MINNEAPOLIS — Analysis of Fox News suggests that the TV news network is a leader in lying to the American public, beating out CNN and MSNBC for the amount of falsehoods broadcasted.
The analysis comes from Punditfact, a partnership between the Tampa Bay Times and Politifact.com, which maintains scorecards on the accuracy of major TV news networks. As of January, about 60 percent of facts reported by Fox News were false.
Criticizing the accuracy of Fox News is not a new pursuit — comedians like Jon Stewart and Stephen Colbert built substantial portions of their career out of spotlighting the network’s lies and misdirection. Stewart is so well-known as an opponent that he made headlines in March for admitting Fox had actually been correct in one, specific instance.
Fox News’ falsehoods gained particular notoriety in the wake of Islamic-extremist terrorist attacks in Europe earlier this year, when Fox began claiming that neighborhoods and even entire cities were off-limits to non-Muslims. Fans of Fox continue to repeat the claim, even though it’s been debunked by everyone from local residents of these regions to British Prime Minister David Cameron. The controversy gave rise to the Twitter hashtag #foxnewsfacts, which is still popular today.
U.S. has conducted air strikes.
U.S. does not conduct air strikes.
— Bipartisan Report (@Bipartisanism) May 8, 2015
Fox News’ penchant for inaccuracy has give rise to popular urban legends, debunked by Snopes.com, suggesting that Fox won the right to lie in court — a claim based on a court case that involved a local Fox affiliate — and that the network was banned in Canada for lying.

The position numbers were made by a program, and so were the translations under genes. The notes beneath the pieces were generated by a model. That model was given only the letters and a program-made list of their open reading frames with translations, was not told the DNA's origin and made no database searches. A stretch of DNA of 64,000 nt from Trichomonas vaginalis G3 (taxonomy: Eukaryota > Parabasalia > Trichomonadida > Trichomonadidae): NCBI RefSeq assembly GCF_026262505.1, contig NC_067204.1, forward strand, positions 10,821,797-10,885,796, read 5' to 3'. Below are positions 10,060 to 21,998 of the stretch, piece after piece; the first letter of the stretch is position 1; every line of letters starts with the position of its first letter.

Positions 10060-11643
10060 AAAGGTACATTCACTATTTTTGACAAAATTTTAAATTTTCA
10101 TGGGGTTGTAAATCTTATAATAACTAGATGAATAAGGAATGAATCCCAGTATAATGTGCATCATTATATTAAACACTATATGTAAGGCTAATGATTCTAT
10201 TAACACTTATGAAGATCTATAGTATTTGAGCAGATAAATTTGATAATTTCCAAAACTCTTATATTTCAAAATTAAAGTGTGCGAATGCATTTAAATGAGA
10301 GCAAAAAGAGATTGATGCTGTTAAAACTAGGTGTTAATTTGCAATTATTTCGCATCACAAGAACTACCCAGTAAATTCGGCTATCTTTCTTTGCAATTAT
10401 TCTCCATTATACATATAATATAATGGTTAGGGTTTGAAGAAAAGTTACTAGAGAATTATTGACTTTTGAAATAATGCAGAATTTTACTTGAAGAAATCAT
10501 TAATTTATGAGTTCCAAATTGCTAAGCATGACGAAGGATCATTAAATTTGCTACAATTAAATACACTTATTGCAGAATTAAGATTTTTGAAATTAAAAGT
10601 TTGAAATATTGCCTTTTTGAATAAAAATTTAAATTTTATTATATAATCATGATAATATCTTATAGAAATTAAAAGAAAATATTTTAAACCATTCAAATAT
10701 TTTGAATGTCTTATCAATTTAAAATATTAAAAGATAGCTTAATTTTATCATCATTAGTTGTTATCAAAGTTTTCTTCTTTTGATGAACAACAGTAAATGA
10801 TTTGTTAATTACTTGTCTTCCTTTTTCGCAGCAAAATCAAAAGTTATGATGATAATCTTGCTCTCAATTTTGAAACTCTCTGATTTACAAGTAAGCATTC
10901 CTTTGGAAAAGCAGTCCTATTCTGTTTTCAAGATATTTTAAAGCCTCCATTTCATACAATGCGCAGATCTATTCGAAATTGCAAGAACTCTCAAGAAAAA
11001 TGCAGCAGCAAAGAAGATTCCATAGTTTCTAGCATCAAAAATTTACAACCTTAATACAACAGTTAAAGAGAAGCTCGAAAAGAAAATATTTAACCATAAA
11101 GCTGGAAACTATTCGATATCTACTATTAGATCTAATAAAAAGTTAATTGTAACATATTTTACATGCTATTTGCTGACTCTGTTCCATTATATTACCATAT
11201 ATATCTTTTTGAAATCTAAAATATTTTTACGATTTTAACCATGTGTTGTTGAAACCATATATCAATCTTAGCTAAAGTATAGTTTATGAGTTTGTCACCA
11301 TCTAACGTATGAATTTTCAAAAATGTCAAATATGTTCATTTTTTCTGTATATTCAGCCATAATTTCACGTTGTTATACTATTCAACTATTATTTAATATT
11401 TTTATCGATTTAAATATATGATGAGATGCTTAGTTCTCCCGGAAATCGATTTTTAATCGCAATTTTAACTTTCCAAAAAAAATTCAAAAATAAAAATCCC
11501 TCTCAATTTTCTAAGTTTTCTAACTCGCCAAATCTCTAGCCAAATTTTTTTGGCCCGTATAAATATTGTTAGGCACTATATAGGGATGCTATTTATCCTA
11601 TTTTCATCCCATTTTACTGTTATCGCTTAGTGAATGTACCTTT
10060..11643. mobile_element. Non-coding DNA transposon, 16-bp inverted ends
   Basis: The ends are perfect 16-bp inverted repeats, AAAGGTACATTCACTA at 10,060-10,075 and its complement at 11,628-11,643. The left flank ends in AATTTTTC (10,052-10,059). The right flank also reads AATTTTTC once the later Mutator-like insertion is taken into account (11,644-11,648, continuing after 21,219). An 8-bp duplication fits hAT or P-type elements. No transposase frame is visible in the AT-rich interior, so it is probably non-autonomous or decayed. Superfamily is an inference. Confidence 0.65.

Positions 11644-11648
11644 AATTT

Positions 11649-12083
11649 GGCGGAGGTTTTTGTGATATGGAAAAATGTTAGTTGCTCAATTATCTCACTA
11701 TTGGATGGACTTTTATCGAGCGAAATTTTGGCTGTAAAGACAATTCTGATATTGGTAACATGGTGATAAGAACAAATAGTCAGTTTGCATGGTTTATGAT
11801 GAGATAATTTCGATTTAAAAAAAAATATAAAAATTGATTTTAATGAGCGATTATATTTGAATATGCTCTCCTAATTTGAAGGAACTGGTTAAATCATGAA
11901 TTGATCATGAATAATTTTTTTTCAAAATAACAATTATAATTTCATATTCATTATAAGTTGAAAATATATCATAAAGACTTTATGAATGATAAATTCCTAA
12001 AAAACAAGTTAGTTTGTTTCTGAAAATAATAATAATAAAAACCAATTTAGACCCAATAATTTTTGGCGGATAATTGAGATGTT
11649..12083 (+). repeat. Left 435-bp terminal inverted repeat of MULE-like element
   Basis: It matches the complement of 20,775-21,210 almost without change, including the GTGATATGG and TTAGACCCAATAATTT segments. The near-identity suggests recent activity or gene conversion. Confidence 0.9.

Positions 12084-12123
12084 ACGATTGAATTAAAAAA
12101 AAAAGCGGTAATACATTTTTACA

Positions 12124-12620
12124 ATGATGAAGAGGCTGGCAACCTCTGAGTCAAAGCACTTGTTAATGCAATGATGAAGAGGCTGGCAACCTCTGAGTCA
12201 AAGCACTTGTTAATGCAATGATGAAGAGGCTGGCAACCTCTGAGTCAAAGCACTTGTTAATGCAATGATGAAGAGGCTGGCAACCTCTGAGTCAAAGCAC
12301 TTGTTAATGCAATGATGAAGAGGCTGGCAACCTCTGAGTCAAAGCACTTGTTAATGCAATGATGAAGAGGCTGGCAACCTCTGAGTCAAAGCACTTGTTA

Punditfact divides Fox’s on-air falsehoods into categories, from claims that are mostly false (21 percent), those that were completely false (31 percent), and the most blatant lies, which are termed “Pants On Fire” (9 percent).
But Fox News is not the only network blurring the lines between fact and fiction. A combined scorecard for MSNBC and NBC shows that Punditfact found 44 percent of the news broadcast by those networks was at least “mostly false” or worse. CNN got the best grades on their scorecard, with 80 percent of their reports deemed at least “half true.”
Punditfact began maintaining these scorecards in 2014, and their January analysis shows that MSNBC and CNN are improving their truthfulness score with time. Fox, however, is not improving — in fact, it’s getting worse.
Punditfact warns that these scorecards are based only on analysis of selected claims, not a statistically accurate survey: “We use our news judgment to pick the facts we’re going to check, so we certainly don’t fact-check everything. And we don’t fact-check the five network groups evenly.”
Even so, the Punditfact score cards show that while it is a myth that courts upheld Fox News’ right to lie, it can hardly be considered a reliable news outfit. Despite this fact, Fox routinely ranks as the top TV news network in terms of viewership, based on Nielsen statistics, causing irreparable harm to public perception of events.
In March, Jon Stewart compared this effect to blindness caused by a solar eclipse.
“It’s recommended you only watch Fox through a tiny pinhole poked in a piece of cardboard,” quipped Stewart. “You can’t look directly at Fox. It will indelibly burn your soul!”